1973 - 1975 OCEANOGRAPHY

Before I arrived on the scene (Summer 1973) Drs. Hopkins, Dugdale, and Coachman (U of W) had been conducting a wide spectrum oceanorgraphic investigation of Greece's Saronic Gulf. The Saronic Gulf, Athens' little ocean, is bordered on the North and East by the Attiki Penninsula and to the West and Southwest by the ancient Peloponnesus. The long term study was funded by University of Washington, NATO, and WHO (World Health Organization).

At the time, Hoppy (Dr. Hopkins) was working out of Demokritas, the nuclear power center of Greece. Just after I arrived, the newly founded IOKAE (now called EKTHE) - National Institute of Oceanography, was moving to a new facility at Aghios Kosmas, a spit of land projecting into the Saronic Gulf near Athens airport.

The team Hopkins assembled included me (B.Sc. Physical Oceanography), a computer programmer named Jim Lofstrand, and a young couple from Seattle, Paul Joppa and Margie McCartney. Together we would spend the next two years setting up the Greek institute of oceanography, doing the initial interviewing of the initial scientific staff of the institute, training these scientist on the new oceanographic technology, and conducting field investigation.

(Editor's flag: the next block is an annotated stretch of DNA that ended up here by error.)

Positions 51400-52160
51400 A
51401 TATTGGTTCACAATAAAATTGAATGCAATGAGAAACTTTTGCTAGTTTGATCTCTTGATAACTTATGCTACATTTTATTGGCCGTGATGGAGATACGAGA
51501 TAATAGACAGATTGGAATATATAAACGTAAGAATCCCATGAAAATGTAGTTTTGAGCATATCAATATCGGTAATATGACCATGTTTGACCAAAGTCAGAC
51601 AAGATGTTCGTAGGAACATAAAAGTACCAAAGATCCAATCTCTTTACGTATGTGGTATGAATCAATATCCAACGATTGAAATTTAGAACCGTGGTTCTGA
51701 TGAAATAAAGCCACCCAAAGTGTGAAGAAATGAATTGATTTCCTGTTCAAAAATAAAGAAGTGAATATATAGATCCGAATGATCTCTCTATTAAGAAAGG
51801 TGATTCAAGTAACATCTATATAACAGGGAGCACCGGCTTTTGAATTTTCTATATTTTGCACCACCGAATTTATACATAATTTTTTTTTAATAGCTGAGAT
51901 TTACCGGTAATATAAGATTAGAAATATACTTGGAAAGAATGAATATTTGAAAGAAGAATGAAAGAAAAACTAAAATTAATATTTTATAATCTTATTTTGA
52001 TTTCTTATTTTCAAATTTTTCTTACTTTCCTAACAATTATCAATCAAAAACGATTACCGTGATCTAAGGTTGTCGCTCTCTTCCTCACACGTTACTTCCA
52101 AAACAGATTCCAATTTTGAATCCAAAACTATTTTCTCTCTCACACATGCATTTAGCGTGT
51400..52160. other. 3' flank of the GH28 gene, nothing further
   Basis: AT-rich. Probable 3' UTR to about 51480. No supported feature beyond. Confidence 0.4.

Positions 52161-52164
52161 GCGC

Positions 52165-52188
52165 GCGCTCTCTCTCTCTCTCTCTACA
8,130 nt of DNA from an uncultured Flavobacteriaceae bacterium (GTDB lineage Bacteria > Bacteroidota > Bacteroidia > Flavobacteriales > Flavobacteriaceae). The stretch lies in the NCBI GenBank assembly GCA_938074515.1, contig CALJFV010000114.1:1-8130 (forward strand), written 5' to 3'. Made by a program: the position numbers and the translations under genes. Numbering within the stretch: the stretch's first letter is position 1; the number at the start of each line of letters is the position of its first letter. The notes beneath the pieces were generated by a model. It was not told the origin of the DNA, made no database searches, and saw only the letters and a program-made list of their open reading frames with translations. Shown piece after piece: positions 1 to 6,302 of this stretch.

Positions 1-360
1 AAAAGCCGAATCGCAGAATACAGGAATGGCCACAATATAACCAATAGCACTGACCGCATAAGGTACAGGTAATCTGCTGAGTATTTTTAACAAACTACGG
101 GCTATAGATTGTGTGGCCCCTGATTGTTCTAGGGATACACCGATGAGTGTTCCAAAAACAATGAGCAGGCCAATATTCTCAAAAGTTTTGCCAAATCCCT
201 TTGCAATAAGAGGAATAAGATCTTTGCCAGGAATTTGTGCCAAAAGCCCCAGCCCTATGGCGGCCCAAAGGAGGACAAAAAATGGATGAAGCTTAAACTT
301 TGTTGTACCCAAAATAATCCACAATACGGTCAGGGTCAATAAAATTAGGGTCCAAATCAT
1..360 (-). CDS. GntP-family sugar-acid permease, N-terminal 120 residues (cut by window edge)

We did most of our cruises on Greek navy minesweepers. Many was the time between our ocean sampling stations we would sleep right on deck under the stars. Hoppy would sometimes nudge us awake with his foot when we arrived on a sampling station and hand us a gallone bottle of ouzo to wash the sleep out of our throats.

We did physical, chemical, biological, and geological oceanographic sampling. We spent a lot of time touring the Greek fisherman villages along Elefsis looking under their houses for current meter moorings they had trawled up. We actually found some this way!

I remember one memorable sampling program, where we collected sea urchins and other animals on the seafloor by hand using SCUBA. The interesting part was we were working just off Atalandi Island on the exact site of the famous battle of Salamis, where the ancient Greeks and Persians fought almost 3000 years before. Dr. Hopkins, an ex-SEAL team diver, looked like a torpedo as he outswam me 100 feet to the bottom. We collected the animals to crush and study for the presence of heavy metals (found lots of it). While I was gathering my animals, I kept an eye peeled for any remnants of the epic battle. (Found nothing but lots of excitement).

I published a paper with Dr. Hopkins entitled Wind Wave Mixing in the Saronic Gulf which was presented at an oceanographic conference in Monaco in 1975.

Dr. Hopkins who now teaches at NCSU (North Carolina State University).

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